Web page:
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Unilever House, in the City of London, occupies a prominent site on Victoria Embankment overlooking Blackfriars Bridge and the River Thames. It is a Neoclassical Art Deco style building with a tall, curving frontage. Completed in 1931 as Unilever’s headquarters and Grade II listed in 1977, the project included the transformation of the 1930s structure and a portion of a 1970s extension to the north.

Unilever was committed to remaining in the building and within the City of London, but the existing building had a number of spatial and functional deficiencies which prevented it from being able to offer high-quality, flexible accommodation suited to modern office occupier requirements and to Unilever’s operational needs.

The Unilever global headquarters building was redesigned by Kohn Pedersen Fox. It was reconstructed from October 2004 to March 2007. All the internal structures were demolished and rebuilt, but the façade was retained. The value of the project was about £72m for shell and core and another £18m for fit-out.

Creating a modern heritage

Following an extensive consultation process with Unilever, the City of London and English Heritage, proposals were developed which achieved a balance between retaining the important historic fabric of the building and providing a transformed workplace and spatial experience for the many visitors to the building.

The reconstructed building is an eight storey tall structure with a glass atrium. It has six glass lifts and a rebuilt restaurant on the top floor. The existing main crescent elevation and northern Watergate elevations have been retained and refurbished where necessary, behind which the existing structure has been kept and extended to form flexible office floors.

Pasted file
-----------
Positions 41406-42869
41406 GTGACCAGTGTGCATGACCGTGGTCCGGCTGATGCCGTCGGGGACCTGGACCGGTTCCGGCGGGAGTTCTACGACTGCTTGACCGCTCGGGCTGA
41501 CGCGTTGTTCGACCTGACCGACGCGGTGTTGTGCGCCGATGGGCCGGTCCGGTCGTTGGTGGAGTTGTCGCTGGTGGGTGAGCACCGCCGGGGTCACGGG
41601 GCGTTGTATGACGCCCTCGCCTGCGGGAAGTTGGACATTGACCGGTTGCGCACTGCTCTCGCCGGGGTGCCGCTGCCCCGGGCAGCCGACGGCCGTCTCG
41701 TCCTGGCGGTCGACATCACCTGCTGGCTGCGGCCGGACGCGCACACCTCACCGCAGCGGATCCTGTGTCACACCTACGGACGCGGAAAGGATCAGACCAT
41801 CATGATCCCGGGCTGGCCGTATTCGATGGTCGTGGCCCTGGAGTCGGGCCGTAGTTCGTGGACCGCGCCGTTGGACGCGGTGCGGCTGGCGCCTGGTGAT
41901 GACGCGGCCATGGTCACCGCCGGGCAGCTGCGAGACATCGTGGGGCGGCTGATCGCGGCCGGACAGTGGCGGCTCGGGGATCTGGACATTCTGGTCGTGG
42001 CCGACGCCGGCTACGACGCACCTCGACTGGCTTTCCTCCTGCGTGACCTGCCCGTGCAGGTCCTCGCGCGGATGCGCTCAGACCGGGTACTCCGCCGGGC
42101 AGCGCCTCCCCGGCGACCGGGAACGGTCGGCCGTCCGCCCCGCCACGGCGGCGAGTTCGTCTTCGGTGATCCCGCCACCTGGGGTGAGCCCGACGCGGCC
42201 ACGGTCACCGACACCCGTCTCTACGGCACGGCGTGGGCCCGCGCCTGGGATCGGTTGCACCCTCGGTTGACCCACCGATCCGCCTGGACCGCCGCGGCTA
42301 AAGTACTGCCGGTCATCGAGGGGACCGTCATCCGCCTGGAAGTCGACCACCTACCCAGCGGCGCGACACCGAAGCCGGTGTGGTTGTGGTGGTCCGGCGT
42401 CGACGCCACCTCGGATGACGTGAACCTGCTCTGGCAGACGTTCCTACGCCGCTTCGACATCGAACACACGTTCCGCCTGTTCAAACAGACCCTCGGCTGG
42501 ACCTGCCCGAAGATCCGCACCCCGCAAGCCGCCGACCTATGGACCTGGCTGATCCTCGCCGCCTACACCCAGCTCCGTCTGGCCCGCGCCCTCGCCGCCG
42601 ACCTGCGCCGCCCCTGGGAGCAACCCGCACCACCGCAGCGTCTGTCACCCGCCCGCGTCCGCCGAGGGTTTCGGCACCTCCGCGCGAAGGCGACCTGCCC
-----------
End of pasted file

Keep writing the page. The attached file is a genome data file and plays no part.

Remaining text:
The floor plates are reconfigured from dispersed lift cores and light wells, to a single lift core within a spatially interesting atrium, comprising steel and glass bridgelinks and a series of ‘flying carpets’ that create a stronger sense of interconnection as well as providing communal breakout areas.

“Interior design was driven by the desire to recover organisational legibility to the floor plan.”

Staff and meeting facilities have been moved up to the eighth floor, above which are roof gardens. While a café, exhibition space, restaurant and conference area restore the public nature of the base of the building where the original entrances have been reinstated.

The proposals for the interior were driven by the desire to recover organisational legibility to the floor plan, and to improve the quality of light, continuity and flexibility of the floor plate. The existing single glazed steel windows were replaced with double glazed windows.

Extensive sustainable efforts such as recycling, logistics and timber procurement were taken during the construction of the building. The materials recycled or salvaged included the fireplace, rose wood panels and historic stone Apse and doors.

The project received several awards including the American Institute of Architects New York Chapter Award for Sustainable Design, WRAP Award for Sustainable Development, the European Supply Chain Award for Environmental Improvement 2006 and BREEAM excellent rating for reducing carbon emissions by 25%.

Spectrum of colour

The new palette is neutral, clean and light, punctuated by colour introduced through furniture and branding. Horizontal dichroic glass fins of the new west facade emphasise the play of light within the atrium with a changing spectrum of colour throughout the day, whilst the smooth lines of the spandrels evoke the aesthetic of the 1930s modernist tradition.

This is contrasted with the reuse of original materials from the building, such as parquet flooring, panelling from the boardroom, and the art deco Eric Gill pewter panels from the original lift cars.